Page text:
happy children in car

Careful the Kids are Watching: Raising Financially Responsible Kids

If you speak English in your home, your kids are not likely to come out speaking Italian. Kids learn through observation and imitation. And they don’t miss a thing. Their parents’ lives shape children from the very beginning of life. They are ever-attentive witnesses of grown-up behaviors. Children take their cues from what they see and hear.

happy children in car


Want your kids to grow up with healthy attitudes about money? Start living the way you want them to become. Let them regularly catch you in the act of living financially responsible lives, and you’ll be on your way to raising financially responsible kids.

It’s all about the cash

I recently ran across “10 Ways Warren Buffett’s Frugal Habits Can Save You Money.” Number 9 on the list? He uses cash, not credit. While most of us these days prefer the convenience of a credit card for everyday purchases, Buffett uses hard cash. You should too. For kids and adults alike, cash is real, plastic is just a stand-in for the real thing. It’s human nature to be more casual, even reckless, with plastic; more cautious when having to peel off $20 bills to pay the tab.

Cash might sound old school, but relying less on your credit card can stop you from spending money you don’t have. And looking like Warren Buffet isn’t a bad thing.

20 ways to model healthy money attitudes

You cannot start modeling healthy money attitudes for your kids too early. Here are 20 ways you can start right now to raise financially responsible kids, even if they are still toddlers:


Let them observe that you have money and take good care of it.
  2. Let them see you use money as a regular and normal part of life.
  3. Make sure they catch you being generous with others and sharing what you have.
  4. Tell your kids stories about how you have made do with what you have, choosing instead to save, not spend.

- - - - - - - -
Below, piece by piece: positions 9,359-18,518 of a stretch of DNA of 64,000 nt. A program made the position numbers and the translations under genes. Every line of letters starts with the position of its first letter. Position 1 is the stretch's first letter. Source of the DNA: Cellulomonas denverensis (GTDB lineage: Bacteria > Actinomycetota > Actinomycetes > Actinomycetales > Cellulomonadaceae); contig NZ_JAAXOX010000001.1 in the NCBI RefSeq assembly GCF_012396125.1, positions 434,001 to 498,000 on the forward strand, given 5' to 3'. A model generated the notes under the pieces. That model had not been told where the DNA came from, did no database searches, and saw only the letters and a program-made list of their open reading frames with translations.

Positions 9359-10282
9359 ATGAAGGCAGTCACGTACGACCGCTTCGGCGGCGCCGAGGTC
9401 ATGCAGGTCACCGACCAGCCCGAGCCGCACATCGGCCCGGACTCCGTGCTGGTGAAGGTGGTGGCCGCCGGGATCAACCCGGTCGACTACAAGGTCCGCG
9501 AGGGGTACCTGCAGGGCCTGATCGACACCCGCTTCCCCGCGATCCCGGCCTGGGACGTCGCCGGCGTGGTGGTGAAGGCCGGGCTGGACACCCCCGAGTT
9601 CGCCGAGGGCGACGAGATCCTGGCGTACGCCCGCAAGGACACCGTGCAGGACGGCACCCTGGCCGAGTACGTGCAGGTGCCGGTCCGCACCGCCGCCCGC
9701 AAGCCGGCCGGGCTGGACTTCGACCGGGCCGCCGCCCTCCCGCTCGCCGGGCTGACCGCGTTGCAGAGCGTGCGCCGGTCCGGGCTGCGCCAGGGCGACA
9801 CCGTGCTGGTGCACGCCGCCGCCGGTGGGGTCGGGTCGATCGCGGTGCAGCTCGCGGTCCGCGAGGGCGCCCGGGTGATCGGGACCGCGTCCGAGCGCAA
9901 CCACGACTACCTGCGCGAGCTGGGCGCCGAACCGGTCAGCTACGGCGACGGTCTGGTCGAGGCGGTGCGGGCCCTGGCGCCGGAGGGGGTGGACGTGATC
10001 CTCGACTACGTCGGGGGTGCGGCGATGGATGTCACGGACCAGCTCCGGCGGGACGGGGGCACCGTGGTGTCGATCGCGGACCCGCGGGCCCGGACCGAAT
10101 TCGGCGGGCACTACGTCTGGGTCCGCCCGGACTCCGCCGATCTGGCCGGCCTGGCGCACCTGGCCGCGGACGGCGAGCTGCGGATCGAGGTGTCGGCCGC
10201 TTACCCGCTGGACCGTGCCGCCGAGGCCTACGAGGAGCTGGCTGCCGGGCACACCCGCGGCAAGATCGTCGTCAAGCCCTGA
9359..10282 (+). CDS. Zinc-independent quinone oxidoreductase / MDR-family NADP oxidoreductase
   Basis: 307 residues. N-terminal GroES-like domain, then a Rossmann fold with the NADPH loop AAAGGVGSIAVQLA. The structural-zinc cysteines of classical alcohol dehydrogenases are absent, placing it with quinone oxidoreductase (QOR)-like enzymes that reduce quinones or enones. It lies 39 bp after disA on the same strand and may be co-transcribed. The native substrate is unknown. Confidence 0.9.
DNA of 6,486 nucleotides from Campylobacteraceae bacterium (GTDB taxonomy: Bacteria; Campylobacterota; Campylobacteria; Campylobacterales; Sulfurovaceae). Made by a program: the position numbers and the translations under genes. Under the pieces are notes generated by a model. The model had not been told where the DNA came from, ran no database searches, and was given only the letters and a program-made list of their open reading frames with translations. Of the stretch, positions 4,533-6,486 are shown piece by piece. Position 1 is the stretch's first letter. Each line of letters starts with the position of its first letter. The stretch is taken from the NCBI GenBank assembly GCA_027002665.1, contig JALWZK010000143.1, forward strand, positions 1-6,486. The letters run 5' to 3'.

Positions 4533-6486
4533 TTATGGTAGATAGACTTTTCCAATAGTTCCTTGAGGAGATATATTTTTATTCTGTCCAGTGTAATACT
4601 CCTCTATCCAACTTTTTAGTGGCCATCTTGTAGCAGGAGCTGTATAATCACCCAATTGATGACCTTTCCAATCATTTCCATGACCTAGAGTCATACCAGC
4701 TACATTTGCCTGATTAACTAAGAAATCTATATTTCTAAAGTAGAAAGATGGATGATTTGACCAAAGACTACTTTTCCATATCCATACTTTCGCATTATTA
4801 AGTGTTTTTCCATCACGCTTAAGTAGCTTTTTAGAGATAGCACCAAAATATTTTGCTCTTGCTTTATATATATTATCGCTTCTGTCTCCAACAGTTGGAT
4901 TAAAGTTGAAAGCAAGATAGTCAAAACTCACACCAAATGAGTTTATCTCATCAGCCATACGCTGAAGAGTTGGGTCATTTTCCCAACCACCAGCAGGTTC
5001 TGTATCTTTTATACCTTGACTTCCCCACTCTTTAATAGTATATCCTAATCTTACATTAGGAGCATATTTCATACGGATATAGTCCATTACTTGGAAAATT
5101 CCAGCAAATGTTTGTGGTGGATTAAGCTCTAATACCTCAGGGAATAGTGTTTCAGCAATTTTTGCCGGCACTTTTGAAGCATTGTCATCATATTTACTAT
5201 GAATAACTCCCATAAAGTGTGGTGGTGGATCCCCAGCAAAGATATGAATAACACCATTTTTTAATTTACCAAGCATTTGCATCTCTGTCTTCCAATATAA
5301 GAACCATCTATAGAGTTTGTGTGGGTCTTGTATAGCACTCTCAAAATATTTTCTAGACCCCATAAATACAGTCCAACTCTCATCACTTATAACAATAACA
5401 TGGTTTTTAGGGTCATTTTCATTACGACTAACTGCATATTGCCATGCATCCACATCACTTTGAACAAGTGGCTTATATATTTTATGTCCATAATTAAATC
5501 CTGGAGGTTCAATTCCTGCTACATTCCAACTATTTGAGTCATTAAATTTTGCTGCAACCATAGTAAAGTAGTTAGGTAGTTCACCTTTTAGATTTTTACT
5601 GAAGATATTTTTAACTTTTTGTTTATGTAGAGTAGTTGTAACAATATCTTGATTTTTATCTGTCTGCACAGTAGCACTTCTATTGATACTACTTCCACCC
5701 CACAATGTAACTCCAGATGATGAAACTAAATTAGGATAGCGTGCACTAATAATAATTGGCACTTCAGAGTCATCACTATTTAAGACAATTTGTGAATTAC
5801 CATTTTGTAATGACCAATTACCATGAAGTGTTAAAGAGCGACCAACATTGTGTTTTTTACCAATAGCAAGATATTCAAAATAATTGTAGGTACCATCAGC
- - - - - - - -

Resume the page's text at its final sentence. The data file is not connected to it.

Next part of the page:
5. Allow them to see you deposit money in the bank.
  6. Let them see the way you pay for groceries with cash.
  7. Teach them that money is essential in our lives because we can exchange it for things we need and want.
  8. Talk about money as casually as you talk about other things like sports and laundry.
  9. Use coins to teach your preschoolers to count. It’s practical and acknowledges their curiosity about money.
  10. Talk about the different shapes and colors of items in the store. It gives little ones something to do instead of wanting everything they see.
  11. While a passenger in the grocery cart, allow your little one to hold the coupons or the list. Talk about finding the best value.
  12. Say, “We don’t choose to spend our money that way” more often than you say, “We can’t afford it.”
  13. Remember, preschoolers are listening and learning from everything they see you do and hear you say.
  14. Use coins to teach the different denominations. Three and four-year-olds can learn to put all the pennies into one cup, the nickels into another, and so on.
  15. Visit the library and park with your preschooler more often than at the market or mall.
  16. Give rewards of hugs and praise-not money. Creating the expectation of cash payment at every turn is a habit you’ll regret in adolescence.
  17. Monitor television time and opt for non-commercial viewing and videotapes when possible.
  18. Let preschoolers participate in household chores to enjoy the security of belonging—not only to get paid.
  19. Intervene between advertisers and your kids. Preschoolers can’t always tell when the television show ends and the ad begins.
  20. Make sure your children grow up knowing that all good things are a blessing from God.



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